But change won’t be easy. After all, the bulk of fashion advertising has spent nearly six decades abiding by the mantra “sex sells.”
Still, experts say the marketing pendulum could swing further in the other direction if more women held decision-making roles.
“We need more female voices in the creative process, not because they’re the token diversity hire but because their opinions really matter,” Ibroscheva said, noting that minorities could play a significant role in identifying and correcting harmful stereotypes before they make their way into marketing.
One of the most vocal fashion figures championing female leadership is Tamara Mellon, the designer who co-founded and helped build Jimmy Choo.
“When I founded Jimmy Choo, I was 27 years old, and I just wanted to make beautiful shoes. I had no idea the challenges I was going to face being a woman in business,” said Mellon, who exited the London-based luxury label in 2011 and now has an eponymous direct-to-consumer brand. “I had a board of all men at Jimmy Choo, which is absurd. We should have more women on the board if we’re selling women’s shoes.”
In her current venture, she’s incorporated many of those lessons.
“I try to hire as many women as I can — whether it’s outside consultants or in-house,” Mellon said. “When we work with outside consultants, one of the questions we ask is, ‘Who is the woman at the table?’ And we’re not talking about the assistant who is getting the coffee. I want to know who the executive is at the table.”
That emphasis on empowerment plays out in her marketing as well. While she does believe in portraying female sexuality, Mellon said the brand is extremely conscientious about the way it depicts women. “We don’t put our models in poses where they look submissive,” she said. “They’re in very strong, athletic poses. We also work with models that have muscle definition. And I won’t work with models under 18.”
Meanwhile, Kate and Andy Spade for decades have eschewed sexualized ads in favor of a more preppy and playful visual identity. With their Kate Spade brand, in particular, they set a distinct tone with advertising that often depicts women in high-fashion yet modest garments in settings such as libraries and en route to the office.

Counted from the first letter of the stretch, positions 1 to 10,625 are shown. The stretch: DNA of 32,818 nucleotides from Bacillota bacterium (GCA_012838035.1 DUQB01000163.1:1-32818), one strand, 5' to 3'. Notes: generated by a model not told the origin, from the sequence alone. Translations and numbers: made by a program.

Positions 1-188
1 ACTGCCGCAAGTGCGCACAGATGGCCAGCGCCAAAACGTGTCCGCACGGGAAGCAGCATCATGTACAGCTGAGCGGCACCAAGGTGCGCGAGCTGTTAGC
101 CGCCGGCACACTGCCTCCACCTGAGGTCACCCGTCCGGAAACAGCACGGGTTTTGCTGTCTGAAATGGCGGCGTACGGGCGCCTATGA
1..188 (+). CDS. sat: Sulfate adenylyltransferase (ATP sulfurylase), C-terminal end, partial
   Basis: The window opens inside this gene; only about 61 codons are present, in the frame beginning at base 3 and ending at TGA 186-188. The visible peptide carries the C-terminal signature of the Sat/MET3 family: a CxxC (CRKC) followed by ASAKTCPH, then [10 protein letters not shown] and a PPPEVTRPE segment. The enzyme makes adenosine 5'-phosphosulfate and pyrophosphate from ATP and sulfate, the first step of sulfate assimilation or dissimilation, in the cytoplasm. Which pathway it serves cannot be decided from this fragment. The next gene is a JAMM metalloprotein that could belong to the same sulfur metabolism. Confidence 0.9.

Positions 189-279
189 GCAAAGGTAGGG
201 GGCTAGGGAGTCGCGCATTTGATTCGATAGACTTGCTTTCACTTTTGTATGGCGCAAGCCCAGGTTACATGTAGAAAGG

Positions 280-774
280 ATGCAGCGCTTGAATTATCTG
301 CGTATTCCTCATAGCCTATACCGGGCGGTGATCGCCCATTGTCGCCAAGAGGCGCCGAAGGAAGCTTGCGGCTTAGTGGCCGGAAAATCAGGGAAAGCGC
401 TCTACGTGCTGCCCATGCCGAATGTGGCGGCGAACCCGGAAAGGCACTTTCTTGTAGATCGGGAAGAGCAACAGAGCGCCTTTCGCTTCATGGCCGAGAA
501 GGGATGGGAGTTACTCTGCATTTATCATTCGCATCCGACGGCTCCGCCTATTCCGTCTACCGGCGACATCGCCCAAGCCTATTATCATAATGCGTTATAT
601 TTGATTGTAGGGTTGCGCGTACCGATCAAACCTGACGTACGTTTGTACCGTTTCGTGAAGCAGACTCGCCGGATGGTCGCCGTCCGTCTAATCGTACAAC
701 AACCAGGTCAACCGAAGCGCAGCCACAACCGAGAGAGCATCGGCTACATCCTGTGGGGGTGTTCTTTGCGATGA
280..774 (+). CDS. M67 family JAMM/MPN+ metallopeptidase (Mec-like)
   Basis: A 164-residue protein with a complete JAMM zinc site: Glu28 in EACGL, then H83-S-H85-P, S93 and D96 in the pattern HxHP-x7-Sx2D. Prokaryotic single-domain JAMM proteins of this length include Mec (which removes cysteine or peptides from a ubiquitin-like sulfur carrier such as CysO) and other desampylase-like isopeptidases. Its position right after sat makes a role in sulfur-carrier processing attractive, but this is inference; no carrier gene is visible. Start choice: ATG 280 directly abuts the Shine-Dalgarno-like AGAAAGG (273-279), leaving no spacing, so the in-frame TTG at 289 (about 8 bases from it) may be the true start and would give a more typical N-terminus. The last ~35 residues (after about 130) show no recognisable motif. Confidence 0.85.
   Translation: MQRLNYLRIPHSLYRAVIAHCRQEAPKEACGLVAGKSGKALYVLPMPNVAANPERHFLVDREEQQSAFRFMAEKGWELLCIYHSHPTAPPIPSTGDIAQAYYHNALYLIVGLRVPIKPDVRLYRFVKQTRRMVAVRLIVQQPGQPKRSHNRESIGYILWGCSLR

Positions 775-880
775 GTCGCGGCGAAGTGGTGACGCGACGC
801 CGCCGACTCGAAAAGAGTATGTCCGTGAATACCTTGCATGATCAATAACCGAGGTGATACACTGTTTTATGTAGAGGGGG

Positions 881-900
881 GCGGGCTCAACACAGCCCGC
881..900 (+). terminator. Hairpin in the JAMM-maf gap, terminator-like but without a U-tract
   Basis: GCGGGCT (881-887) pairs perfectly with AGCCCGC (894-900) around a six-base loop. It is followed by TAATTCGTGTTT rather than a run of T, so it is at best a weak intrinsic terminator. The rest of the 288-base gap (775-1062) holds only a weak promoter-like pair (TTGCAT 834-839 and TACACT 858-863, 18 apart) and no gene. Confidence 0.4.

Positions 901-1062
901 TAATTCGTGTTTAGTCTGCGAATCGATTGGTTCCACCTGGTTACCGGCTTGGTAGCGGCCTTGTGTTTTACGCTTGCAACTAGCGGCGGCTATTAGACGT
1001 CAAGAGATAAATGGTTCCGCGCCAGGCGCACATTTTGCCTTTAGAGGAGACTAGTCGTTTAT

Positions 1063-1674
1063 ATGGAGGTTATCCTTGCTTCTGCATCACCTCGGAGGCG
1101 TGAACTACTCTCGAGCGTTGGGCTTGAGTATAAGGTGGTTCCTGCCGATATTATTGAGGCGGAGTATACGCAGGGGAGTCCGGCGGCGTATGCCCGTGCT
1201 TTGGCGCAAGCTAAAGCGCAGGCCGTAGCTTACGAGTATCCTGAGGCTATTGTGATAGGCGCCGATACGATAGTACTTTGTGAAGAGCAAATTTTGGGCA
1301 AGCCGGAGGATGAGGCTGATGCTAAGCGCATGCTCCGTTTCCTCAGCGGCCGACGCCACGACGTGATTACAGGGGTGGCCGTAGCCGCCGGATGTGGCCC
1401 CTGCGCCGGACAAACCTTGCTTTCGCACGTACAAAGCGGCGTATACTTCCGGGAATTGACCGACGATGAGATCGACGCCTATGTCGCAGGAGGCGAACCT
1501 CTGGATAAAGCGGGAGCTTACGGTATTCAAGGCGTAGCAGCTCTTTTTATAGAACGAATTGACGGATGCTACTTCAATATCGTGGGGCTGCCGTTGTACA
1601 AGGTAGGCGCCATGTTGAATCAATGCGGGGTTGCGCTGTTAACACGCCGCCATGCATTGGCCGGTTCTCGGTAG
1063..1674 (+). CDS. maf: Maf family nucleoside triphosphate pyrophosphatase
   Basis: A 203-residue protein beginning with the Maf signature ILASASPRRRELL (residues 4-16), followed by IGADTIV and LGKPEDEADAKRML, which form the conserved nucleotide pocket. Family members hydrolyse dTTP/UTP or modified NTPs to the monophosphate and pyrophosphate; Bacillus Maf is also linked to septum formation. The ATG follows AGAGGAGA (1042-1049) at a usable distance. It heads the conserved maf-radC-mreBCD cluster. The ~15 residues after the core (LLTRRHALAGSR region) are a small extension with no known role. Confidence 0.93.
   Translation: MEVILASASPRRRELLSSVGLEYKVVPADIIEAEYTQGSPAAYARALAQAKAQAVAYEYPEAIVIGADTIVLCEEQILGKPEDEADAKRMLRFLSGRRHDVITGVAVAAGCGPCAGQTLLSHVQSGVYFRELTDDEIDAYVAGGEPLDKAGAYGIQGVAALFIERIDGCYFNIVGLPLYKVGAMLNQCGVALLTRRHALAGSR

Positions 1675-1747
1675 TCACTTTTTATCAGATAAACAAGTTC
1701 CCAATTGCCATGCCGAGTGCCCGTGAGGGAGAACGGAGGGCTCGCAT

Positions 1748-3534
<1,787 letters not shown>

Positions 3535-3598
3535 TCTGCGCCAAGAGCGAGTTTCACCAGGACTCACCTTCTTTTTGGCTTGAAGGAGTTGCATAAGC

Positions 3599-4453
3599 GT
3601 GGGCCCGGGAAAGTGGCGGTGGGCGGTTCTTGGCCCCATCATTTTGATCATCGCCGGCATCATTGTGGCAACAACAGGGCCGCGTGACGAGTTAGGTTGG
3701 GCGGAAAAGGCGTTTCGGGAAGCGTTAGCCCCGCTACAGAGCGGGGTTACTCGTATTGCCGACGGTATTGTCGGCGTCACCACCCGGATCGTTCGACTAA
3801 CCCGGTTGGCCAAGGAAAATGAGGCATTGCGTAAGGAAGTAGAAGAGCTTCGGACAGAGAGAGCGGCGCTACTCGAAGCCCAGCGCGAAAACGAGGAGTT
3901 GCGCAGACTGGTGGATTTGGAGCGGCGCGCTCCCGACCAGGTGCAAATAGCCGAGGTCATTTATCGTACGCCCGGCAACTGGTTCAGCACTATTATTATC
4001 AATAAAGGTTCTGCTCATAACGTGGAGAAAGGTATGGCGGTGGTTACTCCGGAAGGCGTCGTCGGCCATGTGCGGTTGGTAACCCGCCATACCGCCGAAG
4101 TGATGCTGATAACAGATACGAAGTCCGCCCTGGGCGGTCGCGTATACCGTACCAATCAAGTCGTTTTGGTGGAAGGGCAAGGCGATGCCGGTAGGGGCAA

“It was intentional to project Kate’s personal vision of who she is as a woman, as well as her vision for other women she and I look up to and appreciate,” said Andy Spade, who co-founded the label with his wife in 1993. “Hypersexualization and that sort of thing just isn’t us — it’s owned by Guess, Versace, Calvin Klein [and others]. To us, smart is sexy, and so are women who are interesting and have different careers.”
After selling their stake in the label in 2006, the Spades in 2016 founded Frances Valentine, a luxury brand of women’s shoes and accessories that maintains a similar aesthetic and message.
“As our daughter got older, Kate wanted to be an example to her with our marketing,” said Andy Spade, referring to the couple’s 13-year-old daughter Frances. “Oversexualizing women as objects is not [who we are]. We don’t like it, we don’t support it, and we think there’s more to women than that.”
The Way Forward
In recent years, an increasing number of brands and designers have been stepping up to vocally challenge historical themes.
Designer Rebecca Minkoff, for instance, has woven nods to feminism into both the identity and marketing of her label since its launch in 2001. And last month, in collaboration with the second worldwide Women’s March, she took the message a step further when she unveiled RM Superwomen, a social media channel for women to share experiences and conversations around “fearlessness.”
“We launched a full campaign profiling the leaders of the Women’s March movement, along with key influencers, actresses and trailblazers, highlighting their mission and individual voices,” Minkoff said.
Other designers, such as Prabal Gurung, Aurora James and Tory Burch, have been using their public personas and social media platforms to send pointed messages about gender roles and the rights of women and other minority groups.
On the eve of New York Fashion Week, for instance, James helped to organize a launch party to promote “Together We Rise,” the book by the organizers of the Women’s March. And Gurung, who often cites Gloria Steinem as his inspiration, posted a thoughtful online message last month in support of Time’s Up.
“Fashion was once an isolated medium, often considered frivolous for its celebration of glamour — devoid of substance,” he wrote. “But now more than ever, this visual medium is proving it can be an important factor in communicating powerful values and ideals, not only for us designers, who do use fashion as a vehicle to tell our stories, but also for all people around the world.”